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Dairy Farming : Dairy Farmers Urged to Set MSP for Milk

Dairy farmers have urged the government, they requested to set a minimum support price (MSP) for milk. Last year cooperative and private dairies paid Rs 19-20 for a litre of milk to farmers, when markets were abundantly supplied. Because of this price it is resulted in a loss of Rs 2-5 a litre for farmers.

Against a cost of production of Rs 20-25 a litre, now cooperatives and private dairies are paying Rs 25-30 for a litre of milk. But with a gradual increase in temperature milk production has started falling and farmers face an uncertain income.

“The government intervenes in pulses, onion and other commodities, then why not in dairy? Dairy farmers borrow from banks for purchase of high-yielding cows and buffaloes. In case of a sharp fall in milk prices, farmers sell their animals. When prices improve, they again borrow to buy animals. This cycle results in massive losses for farmers,” said Arun Patil, chairman, Indian Dairy Association (west zone), while speaking on the sidelines of the 45th Dairy Industry Conference on climate change.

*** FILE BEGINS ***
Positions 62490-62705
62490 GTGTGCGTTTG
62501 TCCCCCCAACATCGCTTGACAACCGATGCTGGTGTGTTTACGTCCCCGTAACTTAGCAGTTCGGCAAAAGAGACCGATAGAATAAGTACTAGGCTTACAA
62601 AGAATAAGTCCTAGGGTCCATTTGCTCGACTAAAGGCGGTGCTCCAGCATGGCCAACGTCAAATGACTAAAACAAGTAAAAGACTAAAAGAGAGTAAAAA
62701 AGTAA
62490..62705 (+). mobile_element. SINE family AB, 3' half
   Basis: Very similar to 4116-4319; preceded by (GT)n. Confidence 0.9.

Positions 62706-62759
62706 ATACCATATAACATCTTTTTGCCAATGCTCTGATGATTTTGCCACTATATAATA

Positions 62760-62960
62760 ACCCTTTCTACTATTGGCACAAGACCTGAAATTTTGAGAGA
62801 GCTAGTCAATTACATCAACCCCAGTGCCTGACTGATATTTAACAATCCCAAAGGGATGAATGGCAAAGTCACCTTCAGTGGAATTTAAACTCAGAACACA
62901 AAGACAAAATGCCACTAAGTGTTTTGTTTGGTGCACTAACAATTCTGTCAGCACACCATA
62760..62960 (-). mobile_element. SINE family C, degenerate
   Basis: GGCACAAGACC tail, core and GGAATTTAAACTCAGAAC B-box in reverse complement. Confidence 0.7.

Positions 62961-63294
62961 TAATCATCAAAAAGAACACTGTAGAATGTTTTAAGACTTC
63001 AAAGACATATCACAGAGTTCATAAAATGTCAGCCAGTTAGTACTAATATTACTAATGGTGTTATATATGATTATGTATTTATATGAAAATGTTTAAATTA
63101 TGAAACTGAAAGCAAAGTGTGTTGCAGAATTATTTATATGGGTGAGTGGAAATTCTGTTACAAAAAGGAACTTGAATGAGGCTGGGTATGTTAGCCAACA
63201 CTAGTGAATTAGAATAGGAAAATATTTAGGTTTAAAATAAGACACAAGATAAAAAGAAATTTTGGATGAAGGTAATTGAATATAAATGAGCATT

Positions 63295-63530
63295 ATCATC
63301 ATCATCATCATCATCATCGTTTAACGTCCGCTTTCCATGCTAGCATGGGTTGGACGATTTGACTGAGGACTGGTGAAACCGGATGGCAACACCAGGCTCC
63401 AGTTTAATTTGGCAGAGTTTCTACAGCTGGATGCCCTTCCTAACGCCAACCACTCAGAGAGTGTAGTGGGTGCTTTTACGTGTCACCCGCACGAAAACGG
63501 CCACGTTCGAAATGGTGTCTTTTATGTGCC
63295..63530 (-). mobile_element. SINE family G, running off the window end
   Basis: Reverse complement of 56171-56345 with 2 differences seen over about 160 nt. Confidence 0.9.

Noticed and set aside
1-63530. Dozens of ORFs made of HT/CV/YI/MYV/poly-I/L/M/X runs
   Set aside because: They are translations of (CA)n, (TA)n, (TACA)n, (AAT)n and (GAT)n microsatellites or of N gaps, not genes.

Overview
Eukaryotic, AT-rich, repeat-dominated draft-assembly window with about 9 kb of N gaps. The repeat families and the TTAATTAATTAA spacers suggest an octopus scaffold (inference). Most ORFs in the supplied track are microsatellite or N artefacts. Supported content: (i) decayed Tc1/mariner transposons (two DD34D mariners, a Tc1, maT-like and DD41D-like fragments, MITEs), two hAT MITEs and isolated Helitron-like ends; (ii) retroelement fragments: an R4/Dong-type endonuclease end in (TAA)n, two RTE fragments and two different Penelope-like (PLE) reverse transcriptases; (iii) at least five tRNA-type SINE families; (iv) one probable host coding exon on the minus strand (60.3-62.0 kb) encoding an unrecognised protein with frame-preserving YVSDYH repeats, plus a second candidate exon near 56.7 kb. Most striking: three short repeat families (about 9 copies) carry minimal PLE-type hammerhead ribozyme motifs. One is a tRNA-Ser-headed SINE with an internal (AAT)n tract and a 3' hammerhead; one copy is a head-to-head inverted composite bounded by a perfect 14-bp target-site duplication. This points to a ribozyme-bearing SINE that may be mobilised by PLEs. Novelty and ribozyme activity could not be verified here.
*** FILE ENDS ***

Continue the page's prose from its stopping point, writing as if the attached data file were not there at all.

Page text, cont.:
For procuring additional milk to produce skimmed milk, the government should engage organisations like Central Warehousing Corporation (CWC), he added. Despite India being the largest producer of milk, its share in the world market stands at less than 1 per cent.

“To make the dairy business profitable, farmers need at least 50 per cent more than their cost of milk production. Also, cooperative and private dairies should pay farmers in time,” said Arun D Narke, president, Indian Dairy Association while addressing the inaugural session.

With an estimated production of 156 million tonnes in 2015-16, India is self-sufficient in milk. Every year over the last five years, the country’s milk production has grown by around 10 million tonnes. But due to climate change because of a gradual rise in temperature and widening differences between day and night temperatures, India could lose 3 million tonnes of milk every year.